Just four weeks earlier, Cooltech, with Mr. DeFrancesco as chairman, had been a shell company with no business operations. It then acquired a small, money-losing consumer-electronics seller. It also had an agreement in hand to acquire two consumer-electronics companies both using the name OneClick, which Cooltech would describe as authorized resellers of Apple Inc.'s products.

In mid-March, 2017, according to the filings, the talks heated up. A Cooltech shareholder, John O’Rourke, conducted calls with InfoSonics to describe Cooltech’s strategy and ownership. Ultimately, Mr. O’Rourke represented Cooltech in 12 meetings or communications with InfoSonics, including an April meeting that also included Mr. DeFrancesco.

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Today, Mr. O’Rourke is a defendant in an allegation from the U.S. Securities and Exchange Commission (SEC) that he participated in what are known as pump-and-dump schemes from 2013 to 2018. In the three schemes the SEC alleges, the defendants grossed US$27-million in stock sales, leaving other shareholders “left holding virtually worthless stock.”

An attorney for Mr. O’Rourke did not respond to an inquiry from The Globe and Mail. Three other defendants in the same SEC matter have invested alongside Mr. DeFrancesco in other deals, and Barry Honig, the primary defendant, was also a shareholder of Cooltech, according to a securities filing describing the InfoSonics-Cooltech merger. An attorney for Mr. Honig declined to comment for this article. Mr. DeFrancesco said in a December interview with The Globe that he did not own shares in the companies described in the SEC complaint and has not been contacted by the commission.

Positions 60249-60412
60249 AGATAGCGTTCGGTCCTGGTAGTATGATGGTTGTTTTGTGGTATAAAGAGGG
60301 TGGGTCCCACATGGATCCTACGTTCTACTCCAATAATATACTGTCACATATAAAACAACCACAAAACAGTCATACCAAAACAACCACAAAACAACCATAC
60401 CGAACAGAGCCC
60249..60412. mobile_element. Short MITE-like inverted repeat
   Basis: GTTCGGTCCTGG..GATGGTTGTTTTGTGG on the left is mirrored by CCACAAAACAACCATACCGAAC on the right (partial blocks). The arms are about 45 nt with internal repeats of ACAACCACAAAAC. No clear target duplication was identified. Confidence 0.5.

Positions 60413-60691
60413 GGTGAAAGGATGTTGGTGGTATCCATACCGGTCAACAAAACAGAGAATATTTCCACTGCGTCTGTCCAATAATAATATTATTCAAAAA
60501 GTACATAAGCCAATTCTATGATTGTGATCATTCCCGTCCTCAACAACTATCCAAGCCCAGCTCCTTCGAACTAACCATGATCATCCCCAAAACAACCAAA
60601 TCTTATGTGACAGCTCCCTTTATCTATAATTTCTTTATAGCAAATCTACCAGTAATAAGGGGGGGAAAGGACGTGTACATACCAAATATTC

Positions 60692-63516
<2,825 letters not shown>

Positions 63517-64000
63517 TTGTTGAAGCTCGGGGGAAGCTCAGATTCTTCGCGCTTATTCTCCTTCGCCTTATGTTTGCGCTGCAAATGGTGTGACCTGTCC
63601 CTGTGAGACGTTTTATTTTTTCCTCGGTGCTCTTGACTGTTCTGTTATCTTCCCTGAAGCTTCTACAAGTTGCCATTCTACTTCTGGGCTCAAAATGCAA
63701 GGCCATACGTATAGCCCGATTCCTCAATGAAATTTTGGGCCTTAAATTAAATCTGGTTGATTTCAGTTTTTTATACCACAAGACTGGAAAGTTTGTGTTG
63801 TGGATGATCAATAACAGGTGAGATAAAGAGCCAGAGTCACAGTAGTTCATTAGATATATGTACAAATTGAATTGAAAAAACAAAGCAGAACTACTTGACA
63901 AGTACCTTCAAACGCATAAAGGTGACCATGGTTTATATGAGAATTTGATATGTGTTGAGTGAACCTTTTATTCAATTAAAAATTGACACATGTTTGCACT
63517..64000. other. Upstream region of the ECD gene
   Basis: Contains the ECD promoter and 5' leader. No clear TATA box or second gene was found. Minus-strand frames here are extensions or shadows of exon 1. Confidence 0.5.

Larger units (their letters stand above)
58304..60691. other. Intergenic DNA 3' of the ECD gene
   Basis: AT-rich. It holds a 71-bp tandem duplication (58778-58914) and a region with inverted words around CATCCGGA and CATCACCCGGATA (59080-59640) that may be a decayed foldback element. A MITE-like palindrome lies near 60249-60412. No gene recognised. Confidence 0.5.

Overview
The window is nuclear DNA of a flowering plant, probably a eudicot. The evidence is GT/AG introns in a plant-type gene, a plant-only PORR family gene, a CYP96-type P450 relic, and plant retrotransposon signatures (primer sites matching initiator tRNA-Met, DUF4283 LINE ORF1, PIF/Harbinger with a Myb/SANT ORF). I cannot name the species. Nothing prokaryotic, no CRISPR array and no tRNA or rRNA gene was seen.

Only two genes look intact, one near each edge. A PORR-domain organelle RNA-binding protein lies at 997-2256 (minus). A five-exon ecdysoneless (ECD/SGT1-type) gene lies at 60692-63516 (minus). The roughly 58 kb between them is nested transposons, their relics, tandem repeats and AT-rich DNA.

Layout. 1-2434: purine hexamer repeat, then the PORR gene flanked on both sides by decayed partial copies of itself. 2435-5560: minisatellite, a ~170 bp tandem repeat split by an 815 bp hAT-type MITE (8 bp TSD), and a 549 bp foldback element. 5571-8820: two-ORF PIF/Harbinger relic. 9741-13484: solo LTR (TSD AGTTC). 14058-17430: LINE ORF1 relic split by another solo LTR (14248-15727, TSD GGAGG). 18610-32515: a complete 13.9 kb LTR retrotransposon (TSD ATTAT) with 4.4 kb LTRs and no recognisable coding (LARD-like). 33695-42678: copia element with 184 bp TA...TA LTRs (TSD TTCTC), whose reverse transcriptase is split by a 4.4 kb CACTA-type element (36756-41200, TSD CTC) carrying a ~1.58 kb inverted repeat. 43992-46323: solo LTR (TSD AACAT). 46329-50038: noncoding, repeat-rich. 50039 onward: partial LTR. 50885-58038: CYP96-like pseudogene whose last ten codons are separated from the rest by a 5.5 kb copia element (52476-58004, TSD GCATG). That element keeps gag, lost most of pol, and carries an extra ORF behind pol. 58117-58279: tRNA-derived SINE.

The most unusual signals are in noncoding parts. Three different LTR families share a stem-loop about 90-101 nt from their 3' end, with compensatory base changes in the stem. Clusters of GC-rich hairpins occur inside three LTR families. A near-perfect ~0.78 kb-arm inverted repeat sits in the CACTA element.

As Cooltech worked to combine with InfoSonics, it was also acquiring the OneClick companies.

Securities filings and corporation records show Mr. DeFrancesco, or members of his family, had ownership or leadership positions with various OneClick corporations, including one in Argentina. An unspecified member of his family had a 25-per-cent interest in OneClick International, which Cooltech acquired on Oct. 1, 2017, for US$4.6-million including the assumption of debt, according to one filing.

In January, 2018, Cooltech also entered into an option agreement to pay US$4.57-million to acquire some number of OneClick stores in the Dominican Republic from Verablue Caribbean Group SRL, which is described in a separate securities filing as an entity “controlled by the DeFrancesco family.”

The InfoSonics-Cooltech merger closed in March, 2018, with an estimated purchase price of US$7.9-million. Cooltech shareholders acquired 82 per cent of the new, combined company, according to securities filings, and Mr. DeFrancesco and Mr. Serruya joined the board. (Neither a message left on Mr. Serruya’s voice mail at his family company, Yogen Fruz, nor a LinkedIn message were returned.)